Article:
Hypothermia

Safety Guides & Info

Hypothermia - Cooling of the body's core temperature

In arctic and temperate regions, this is the greatest danger. In fact, hypothermia is a leading cause of death related to outdoor activities and therefore demands serious study by anyone interested in any form of outdoor recreation.

Paddling in wind and rain or wet rough water without adequate clothing can lead to hypothermia, but the greatest danger is from total immersion in chilling water as the result of a capsize. It is imperative to get a capsize victim out of the water as soon as possible and then to add clothing and watch closely for signs of hypothermia. The victim may not recognize the symptoms in himself and if hypothermic, the victim may even become belligerent.

The symptoms of hypothermia: (in order of severity)

  • Sensation of cold 
  • Shivering and shuddering (core temperature 98 to 91 degrees. Rapid breathing and rapid pulse) 
  • Vague, slurred speech 
  • Memory lapses 
  • Lack of coordination (fumbling hands or erratic paddling and inability to stay on course) 
  • Indifference (even to discomfort) 
  • Blurred vision and drowsiness 
  • Ashen face and hands 
  • Muscle rigidity and loss of manual dexterity replaces shivering (core temperature 93 to 86 degrees. The situation is now extremely critical. Breathing and pulse very slow and shallow 
  • Exhaustion 
  • Incoherence and collapse 
  • Unconsciousness (core temperature about 86 degrees. Chances of survival less than even.) 
  • Death (if not from drowning when unconscious then due to heart failure at a core temperature of approximately 80 degrees) 


Hypothermia In Water

Hypothermia is defined as a body core temperature less than 35 degrees Celsius. Decreased consciousness occurs when the core temperature falls to approximately 32 to 30 degrees.

  • Get on top of an over-turned boat or any wreckage!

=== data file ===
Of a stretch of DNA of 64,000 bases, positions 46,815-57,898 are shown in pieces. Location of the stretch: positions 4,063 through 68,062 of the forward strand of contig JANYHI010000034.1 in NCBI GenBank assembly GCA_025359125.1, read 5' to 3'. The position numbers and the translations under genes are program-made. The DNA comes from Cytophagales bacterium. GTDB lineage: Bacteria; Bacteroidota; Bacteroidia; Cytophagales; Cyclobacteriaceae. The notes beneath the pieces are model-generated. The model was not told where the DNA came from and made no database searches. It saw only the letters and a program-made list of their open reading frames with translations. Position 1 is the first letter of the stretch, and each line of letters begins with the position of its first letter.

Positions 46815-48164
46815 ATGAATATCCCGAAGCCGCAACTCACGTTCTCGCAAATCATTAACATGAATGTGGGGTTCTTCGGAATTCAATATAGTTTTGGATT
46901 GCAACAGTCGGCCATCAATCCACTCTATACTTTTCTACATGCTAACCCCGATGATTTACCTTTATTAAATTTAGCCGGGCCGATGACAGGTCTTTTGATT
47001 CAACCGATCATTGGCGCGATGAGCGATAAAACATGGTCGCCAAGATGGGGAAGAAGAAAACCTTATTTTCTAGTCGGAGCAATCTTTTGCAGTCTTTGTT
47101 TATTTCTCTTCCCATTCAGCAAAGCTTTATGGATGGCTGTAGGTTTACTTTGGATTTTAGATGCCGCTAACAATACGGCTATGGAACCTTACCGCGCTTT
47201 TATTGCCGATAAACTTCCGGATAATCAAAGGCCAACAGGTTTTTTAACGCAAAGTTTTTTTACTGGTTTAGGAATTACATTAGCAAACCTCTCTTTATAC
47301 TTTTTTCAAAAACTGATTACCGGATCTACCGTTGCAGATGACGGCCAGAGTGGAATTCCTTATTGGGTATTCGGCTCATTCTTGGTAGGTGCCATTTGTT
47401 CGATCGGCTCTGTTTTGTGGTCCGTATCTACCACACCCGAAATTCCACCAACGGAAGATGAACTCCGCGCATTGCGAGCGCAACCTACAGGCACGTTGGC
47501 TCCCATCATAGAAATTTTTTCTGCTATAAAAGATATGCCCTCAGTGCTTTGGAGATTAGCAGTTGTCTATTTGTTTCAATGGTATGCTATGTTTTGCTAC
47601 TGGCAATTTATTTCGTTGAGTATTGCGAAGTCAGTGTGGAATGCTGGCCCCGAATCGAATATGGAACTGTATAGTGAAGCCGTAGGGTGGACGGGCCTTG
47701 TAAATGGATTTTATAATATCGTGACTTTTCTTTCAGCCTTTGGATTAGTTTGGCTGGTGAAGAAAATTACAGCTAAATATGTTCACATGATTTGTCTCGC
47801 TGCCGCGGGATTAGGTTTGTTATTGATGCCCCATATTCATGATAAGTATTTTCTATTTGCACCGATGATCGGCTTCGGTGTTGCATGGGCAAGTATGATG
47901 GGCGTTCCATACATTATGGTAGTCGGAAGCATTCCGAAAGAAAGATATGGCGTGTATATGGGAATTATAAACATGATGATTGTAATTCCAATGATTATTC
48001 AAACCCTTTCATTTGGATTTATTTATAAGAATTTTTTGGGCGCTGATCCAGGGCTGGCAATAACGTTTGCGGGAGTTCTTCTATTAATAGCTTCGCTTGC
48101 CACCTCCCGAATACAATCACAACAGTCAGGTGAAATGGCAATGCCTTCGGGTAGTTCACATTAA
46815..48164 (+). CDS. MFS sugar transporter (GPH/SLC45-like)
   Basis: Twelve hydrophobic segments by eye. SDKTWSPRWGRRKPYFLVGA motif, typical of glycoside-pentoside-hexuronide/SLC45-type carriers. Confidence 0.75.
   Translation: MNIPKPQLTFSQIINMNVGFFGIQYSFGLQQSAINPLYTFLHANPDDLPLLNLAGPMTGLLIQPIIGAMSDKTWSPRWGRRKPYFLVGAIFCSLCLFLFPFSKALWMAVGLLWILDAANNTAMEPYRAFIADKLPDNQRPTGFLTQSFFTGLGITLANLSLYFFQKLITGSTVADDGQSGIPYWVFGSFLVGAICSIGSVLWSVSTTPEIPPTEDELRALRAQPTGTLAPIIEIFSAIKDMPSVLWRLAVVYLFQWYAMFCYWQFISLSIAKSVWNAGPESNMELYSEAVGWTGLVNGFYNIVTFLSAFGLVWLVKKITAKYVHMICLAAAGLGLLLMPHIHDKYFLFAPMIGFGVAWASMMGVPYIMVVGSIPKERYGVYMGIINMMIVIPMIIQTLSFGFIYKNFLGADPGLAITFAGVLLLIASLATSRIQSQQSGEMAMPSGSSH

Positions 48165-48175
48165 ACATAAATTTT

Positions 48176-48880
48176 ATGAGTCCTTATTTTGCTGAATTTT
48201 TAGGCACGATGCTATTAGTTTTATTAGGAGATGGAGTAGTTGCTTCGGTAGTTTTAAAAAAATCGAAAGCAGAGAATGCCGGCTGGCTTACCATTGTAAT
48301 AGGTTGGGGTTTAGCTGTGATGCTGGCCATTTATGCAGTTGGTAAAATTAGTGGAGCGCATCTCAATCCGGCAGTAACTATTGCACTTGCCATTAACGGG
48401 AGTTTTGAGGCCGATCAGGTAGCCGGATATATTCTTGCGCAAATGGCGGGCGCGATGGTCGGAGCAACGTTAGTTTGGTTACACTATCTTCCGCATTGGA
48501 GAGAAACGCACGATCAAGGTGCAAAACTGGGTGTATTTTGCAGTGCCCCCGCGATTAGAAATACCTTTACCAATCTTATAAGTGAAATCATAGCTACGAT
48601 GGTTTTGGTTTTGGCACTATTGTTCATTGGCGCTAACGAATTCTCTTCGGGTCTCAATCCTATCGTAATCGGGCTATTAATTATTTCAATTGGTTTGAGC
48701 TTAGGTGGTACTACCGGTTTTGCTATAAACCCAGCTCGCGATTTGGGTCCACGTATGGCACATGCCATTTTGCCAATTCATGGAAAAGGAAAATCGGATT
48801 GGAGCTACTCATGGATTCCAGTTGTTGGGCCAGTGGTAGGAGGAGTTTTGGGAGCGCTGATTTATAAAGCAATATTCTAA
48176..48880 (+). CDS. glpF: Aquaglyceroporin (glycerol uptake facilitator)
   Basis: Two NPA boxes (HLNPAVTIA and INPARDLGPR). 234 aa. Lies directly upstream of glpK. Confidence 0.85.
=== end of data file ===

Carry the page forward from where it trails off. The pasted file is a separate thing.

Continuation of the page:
• Heart failure is the usual cause of death when the core temperature cools to below 30 degrees. The body loses heat to the water about 30 times faster than in air.
  • The positions HELP and HUDDLE are designed to reduce body heat loss in water.
  • Arms close to sides of the chest, legs crossed & pulled up closing the groin area.
  • In the huddle position, keep close together and still - to keep colder water out. The huddle helps small children survive longer !
  • Help Search and Rescue crews find you!
  • Keep calm and make yourself visible 
  • Carry a real paddler's WHISTLE with you!

To swim or not to swim?

Swimming is an option but this leads to faster heat loss and exhaustion, even a strong swimmer would not be able to swim more than one kilometer in calm water. Cramp and hypothermia develop more quickly, usually a victim becomes semiconscious and is likely to drown.

Swimming increases heat loss (increase by 35-50%) and is not recommended if you are more than one kilometer away from shore, adopt a heat conserving strategy (help or huddle) instead. Consider your circumstances carefully before deciding to swim, is there a favorable current to assist you etc..

Drown proofing and treading water also lead to rapid heat loss, avoid if possible, wear a PFD! Do not remove clothing or shoes, they provide insulation (a jacket can trap air and assists floating).

Hypothermia on Land

  • Get victim into dry clothes and keep in a horizontal recovery position. If conscious give a warm drink - NO coffee or tea - and NEVER ALCOHOL!
  • If in doubt, treat as severe hypothermia, remember to handle the victim very gently.
  • Get help, attract attention.
  • Carry a really good WHISTLE with you! 
  • Assist Search and Rescue crews to find you on the ground.
  • Keep calm and make yourself visible.
  • Assist Search and Rescue crews spot you from the air.

If you find yourself in a survival situation, the first thing to do is prevent further heat loss. For information and everything you need for safety, contact us!